Taiwan’s ruling party picks William Lai as presidential candidate

DPP’s choice is likely to anger China as William Lai is more outspoken on Taiwanese independence than incumbent President Tsai Ing-wen.

William Lai
Taiwan's Vice President William Lai assumes the chairmanship of the ruling Democratic Progressive Party in Taipei, Taiwan, on January 18, 2023 [File: Ann Wang/ Reuters]

Taiwan’s ruling party has nominated Vice President William Lai as its candidate for next year’s presidential elections.

The Democratic Progressive Party’s (DPP) choice of Lai, a man who has been more outspoken on Taiwanese independence than President Tsai Ing-wen, is almost certain to anger China.

Beijing views Taiwan as part of its territory and has not ruled out the use of force to reunite the self-governed island.

The DPP’s announcement on Wednesday came two days after China formally ended three days of military drills around Taiwan that included simulated attacks on key targets on the island.

“I am very honoured to have received the DPP’s nomination to take part in the 2024 presidential election and to uphold the duty of safeguarding Taiwan,” Lai told reporters in Taipei.

The 63-year-old has long been considered the frontrunner for the DPP nomination to succeed Tsai, who is barred from running again after her second four-year term ends in May 2024.

Lai has long held that Taiwan cannot attain a peaceful future by appeasing China and has urged the island’s residents to unite against its authoritarianism.

On Wednesday, he reiterated that stance.

“Now, the democratic bloc in the international community has noticed China’s threat to the international community, and is concerned with the importance of peace in the Taiwan Strait,” Lai said.

“You must prepare for war to avoid war, to stop a war you must be able to fight a war.”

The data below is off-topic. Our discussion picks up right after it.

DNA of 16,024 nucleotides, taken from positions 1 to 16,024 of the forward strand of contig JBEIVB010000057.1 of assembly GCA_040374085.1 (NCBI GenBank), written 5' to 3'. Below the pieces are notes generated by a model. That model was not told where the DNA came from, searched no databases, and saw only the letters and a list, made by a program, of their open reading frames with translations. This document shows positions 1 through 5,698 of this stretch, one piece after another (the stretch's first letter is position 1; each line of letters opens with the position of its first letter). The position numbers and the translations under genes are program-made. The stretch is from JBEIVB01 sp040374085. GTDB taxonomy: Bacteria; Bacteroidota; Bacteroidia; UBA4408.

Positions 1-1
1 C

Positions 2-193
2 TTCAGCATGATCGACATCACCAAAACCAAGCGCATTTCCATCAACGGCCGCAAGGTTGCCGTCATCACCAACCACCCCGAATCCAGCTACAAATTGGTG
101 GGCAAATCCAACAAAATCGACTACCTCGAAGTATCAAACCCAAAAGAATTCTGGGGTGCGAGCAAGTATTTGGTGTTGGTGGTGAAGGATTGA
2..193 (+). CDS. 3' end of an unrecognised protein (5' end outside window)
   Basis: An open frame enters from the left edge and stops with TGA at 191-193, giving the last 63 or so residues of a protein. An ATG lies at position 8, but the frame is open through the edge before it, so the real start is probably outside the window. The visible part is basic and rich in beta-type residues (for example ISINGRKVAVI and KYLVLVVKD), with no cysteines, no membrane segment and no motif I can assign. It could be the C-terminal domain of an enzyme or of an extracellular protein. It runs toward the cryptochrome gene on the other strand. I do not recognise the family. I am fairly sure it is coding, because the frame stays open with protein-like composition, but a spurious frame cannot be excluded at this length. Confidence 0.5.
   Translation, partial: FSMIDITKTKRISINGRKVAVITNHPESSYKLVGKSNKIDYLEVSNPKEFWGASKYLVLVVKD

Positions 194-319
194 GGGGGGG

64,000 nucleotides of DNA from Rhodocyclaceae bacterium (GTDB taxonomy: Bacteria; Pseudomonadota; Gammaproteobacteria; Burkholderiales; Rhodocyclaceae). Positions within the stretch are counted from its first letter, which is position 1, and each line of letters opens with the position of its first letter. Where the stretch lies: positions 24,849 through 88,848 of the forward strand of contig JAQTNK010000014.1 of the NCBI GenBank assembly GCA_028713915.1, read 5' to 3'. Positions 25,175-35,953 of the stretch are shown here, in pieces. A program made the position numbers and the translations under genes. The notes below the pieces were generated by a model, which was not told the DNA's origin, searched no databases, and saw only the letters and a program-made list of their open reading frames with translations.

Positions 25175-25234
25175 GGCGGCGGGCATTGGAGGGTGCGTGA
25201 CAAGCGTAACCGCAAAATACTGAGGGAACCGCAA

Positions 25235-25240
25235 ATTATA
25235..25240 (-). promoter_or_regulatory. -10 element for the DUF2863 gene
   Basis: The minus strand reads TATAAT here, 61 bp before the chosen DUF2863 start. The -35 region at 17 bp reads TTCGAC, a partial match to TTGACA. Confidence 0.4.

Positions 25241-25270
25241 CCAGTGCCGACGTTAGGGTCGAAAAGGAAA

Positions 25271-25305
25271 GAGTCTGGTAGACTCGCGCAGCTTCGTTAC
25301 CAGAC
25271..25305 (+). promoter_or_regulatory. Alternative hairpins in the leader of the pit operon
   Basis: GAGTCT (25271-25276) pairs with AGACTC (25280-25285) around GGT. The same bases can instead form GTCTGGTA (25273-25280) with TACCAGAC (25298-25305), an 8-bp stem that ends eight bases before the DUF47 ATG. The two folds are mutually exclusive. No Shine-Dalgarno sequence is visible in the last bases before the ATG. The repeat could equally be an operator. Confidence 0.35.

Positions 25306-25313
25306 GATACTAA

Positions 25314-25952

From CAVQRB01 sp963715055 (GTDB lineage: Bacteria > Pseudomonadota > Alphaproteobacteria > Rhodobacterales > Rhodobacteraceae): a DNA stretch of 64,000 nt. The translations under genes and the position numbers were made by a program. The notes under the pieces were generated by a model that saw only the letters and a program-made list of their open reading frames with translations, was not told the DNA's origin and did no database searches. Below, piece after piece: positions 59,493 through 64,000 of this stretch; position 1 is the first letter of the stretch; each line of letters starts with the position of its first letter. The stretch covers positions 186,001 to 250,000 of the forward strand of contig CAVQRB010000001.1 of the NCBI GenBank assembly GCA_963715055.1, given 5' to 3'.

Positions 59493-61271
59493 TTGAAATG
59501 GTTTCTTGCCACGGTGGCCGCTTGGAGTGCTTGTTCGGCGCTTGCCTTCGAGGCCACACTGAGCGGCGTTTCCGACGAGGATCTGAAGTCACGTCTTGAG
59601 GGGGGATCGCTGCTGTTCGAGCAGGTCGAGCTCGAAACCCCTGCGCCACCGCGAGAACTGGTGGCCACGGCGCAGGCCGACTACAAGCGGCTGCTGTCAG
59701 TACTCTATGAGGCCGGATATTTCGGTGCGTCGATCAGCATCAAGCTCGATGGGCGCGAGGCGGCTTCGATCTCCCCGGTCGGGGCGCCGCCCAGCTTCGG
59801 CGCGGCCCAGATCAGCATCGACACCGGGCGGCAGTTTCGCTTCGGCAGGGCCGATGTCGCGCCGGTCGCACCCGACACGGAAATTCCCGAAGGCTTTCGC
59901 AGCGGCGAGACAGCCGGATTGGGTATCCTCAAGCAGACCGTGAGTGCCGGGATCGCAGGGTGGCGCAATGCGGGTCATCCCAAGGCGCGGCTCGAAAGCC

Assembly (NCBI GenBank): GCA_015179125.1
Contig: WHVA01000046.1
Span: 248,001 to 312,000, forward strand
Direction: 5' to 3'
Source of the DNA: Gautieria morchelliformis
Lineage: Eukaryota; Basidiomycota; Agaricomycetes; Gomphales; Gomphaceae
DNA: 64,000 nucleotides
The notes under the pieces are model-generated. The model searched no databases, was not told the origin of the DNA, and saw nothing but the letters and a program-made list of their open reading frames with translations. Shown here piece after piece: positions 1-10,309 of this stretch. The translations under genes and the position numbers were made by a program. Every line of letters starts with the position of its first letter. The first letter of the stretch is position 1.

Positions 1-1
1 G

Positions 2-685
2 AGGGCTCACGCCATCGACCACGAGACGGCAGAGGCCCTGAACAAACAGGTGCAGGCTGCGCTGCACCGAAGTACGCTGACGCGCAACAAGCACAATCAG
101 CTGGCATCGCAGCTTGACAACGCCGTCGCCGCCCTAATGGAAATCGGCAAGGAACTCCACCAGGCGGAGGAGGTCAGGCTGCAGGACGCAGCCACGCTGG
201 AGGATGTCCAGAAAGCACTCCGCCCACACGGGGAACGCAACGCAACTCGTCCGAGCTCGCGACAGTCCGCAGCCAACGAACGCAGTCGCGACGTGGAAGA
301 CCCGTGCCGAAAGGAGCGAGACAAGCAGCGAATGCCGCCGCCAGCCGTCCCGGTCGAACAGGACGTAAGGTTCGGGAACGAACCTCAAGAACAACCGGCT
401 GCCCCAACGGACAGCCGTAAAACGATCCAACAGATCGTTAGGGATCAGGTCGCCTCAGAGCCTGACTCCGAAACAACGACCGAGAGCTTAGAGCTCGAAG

China has ramped up military, diplomatic and economic pressure on Taiwan since Tsai’s 2016 election as she views the island as a de facto sovereign nation.

Lai lauded Tsai’s two terms as president, saying the world has recognised Taiwan’s democratic credentials under her leadership.

“In the future, I will continue to strengthen democratic Taiwan in the same democratic path, so the world can see Taiwan’s value, and embrace Taiwan,” he said.

The doctor-turned-politician has previously described himself as a “pragmatic Taiwan independence worker”.

In January, he explained that this means he considers the island to already be a “sovereign country and there is no need for Taiwan to declare independence again”.

Beijing has said any Taiwanese move towards a declaration of formal independence would prompt a military response.

“In the face of China’s attacks with rhetoric and threats with its military, we will not change our peaceful stance,” Lai said, suggesting he would work towards peace-building with Beijing.

“We will also not give up any chance for peace,” he added, saying both sides need to work together to improve the lives of people on either side of the Taiwan Strait.

Lai also sent a message to voters, saying next year’s polls will be “a choice between democracy or authoritarianism”.

Source: News Agencies